6 Ways to Pick out Perfect Vegetables
When I go shopping for vegetables, I go right to the organic vegetable section of the produce department. I look over the product very carefully because I want my purchase to be as fresh as possible. The fresher the produce, the longer it stays fresh in my refrigerator at home before I prepare the vegetables for a meal. The tips I offer are for those who want the freshest produce available.
1. Where to Buy Vegetables
Purchasing vegetables starts with choosing a reliable market you know and trust. They have a quality produce department available. If that means a weekly farmers market or grocery store produce that guarantees fresh, local produce, so be it. It requires demanding the best and shopping around until you find it. Even talk to the local farmer at the farmer’s market or produce manager at the grocery store to find out which vegetable is local and when it was picked, packed, and shipped. Another clincher is how are the vegetables packed for shipping. Some use ice, and some don't use anything. Shipping with ice keeps the produce fresher, and it lasts longer when you bring it home. If you want quality food, you need to demand fresh vegetables, and you’ll get what you want.
Best Tips for Picking Vegetables
2. Root Vegetables
Root vegetables such as beetroots, carrots, radishes, and potatoes grow in rich soil Root vegetables such as beetroots, carrots, radishes, and potatoes grow in soil that is rich with green, thriving stalks soaking up the elements above the ground.
Picking out root veggies worth buying and eating at your dinner table requires a sharp eye and sense of what is good root food and what is not fresh. You need to be extremely picky. One of the best ways to describe an unhealthy root vegetable is they feel like rubber and are discolored. For example, you can touch the tips of a sweet potato. If they are soft or tender, they are not fresh. Root vegetables need to be like a rock when you touch them.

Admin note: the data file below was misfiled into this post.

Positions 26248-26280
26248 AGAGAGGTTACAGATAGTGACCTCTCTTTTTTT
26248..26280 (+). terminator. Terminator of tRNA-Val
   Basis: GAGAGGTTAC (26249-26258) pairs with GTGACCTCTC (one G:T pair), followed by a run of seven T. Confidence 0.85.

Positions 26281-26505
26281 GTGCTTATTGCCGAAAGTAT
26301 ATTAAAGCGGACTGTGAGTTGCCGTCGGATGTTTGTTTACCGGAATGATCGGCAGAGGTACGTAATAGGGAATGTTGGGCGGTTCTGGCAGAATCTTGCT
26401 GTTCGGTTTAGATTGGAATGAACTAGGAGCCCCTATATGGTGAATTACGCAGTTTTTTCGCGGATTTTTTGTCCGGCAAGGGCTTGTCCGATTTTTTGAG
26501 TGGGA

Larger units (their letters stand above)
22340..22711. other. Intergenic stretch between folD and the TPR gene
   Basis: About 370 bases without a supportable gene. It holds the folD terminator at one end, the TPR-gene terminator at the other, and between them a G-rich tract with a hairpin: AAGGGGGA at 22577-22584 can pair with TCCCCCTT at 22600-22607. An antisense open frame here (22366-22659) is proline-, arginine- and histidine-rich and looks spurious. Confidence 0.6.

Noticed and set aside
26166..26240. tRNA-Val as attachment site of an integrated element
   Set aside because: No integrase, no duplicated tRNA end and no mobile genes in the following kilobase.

You can even have the farmer or produce clerk cut open a root vegetable. Watch and listen. If it snaps to the cut and has solid colors, it’s fresh.
When checking the freshness of carrots and radishes, you can taste test them. Do they snap with your bite into them? If they do, they are fresh. Try bending the carrot. If it bends and isn't stiff, it is not fresh.
Picking out Fresh Produce
3. Seasonal Vegetables
The best way to ensure fresh vegetables is to buy them when they are in season. The benefits of seasonal shopping are lower prices, locally grown, and fresher vegetables by far. Talk with your local farmer’s market or produce clerk and find out the seasons for each vegetable, so you get nothing but fresh. As an example, tomatoes grown during the winter tend to have thick skin and taste bland. It can't even splat if you hit it with a baseball bat. Tomatoes grown in season appear juicy, solid and taste like a 4th of July tomato, yummy.
Green leafy vegetables make the tastiest salad or coleslaw, but it takes a smart eye and patience to pick the freshest bunch. Fresh lettuce is crisp to the touch. Simply break a leaf, and if it snaps, that's fresh. Simply break a leaf, and if it snaps, that's fresh and take a bite. Make sure it’s crisp through and through. Some lettuces like green leaf or romaine are crispy at the heart of the bunch.
Do you notice brown spots or tears throughout the lettuce leaves? Brown spots or tears you see means the less fresh the lettuce. Produce departments will remove leaves with brown spots and tears. When you see a small head of green or romaine lettuce in the produce section, it means the staff removed the outer leaves because of brown spots and tears. Which means, it is not fresh.
Can you freeze lettuce? No. So, avoid lettuce kept on ice. The ice freezes the lettuce leaves, causing them to turn to mush when you get them home.
Fresh cabbage makes a delicious coleslaw or baked cabbage. Look at the cabbage and see if it holds the large green outer leaves. That means it is still very fresh and new to the produce section.
Produce clerks remove the large green leaves when they look brown, meaning not as fresh. The small cabbages could be old cabbages that were once large. Ask the produce clerk when was the last shipment.
6. Buying Organic Vegetables
On a final note, I shop with a 3-day meal plan in mind. Any longer than a 3-day meal plan and my organic vegetables are just not as fresh as I would like them to be. Shopping every three days is cumbersome compared to shopping once a week. But, keep in mind with the Internet available, you can have organic vegetables delivered to your home.
I buy organic vegetables near me, which saves me time. I encourage you to locate organic vegetables and buy them locally can save time, too.
© 2017 Kenna McHugh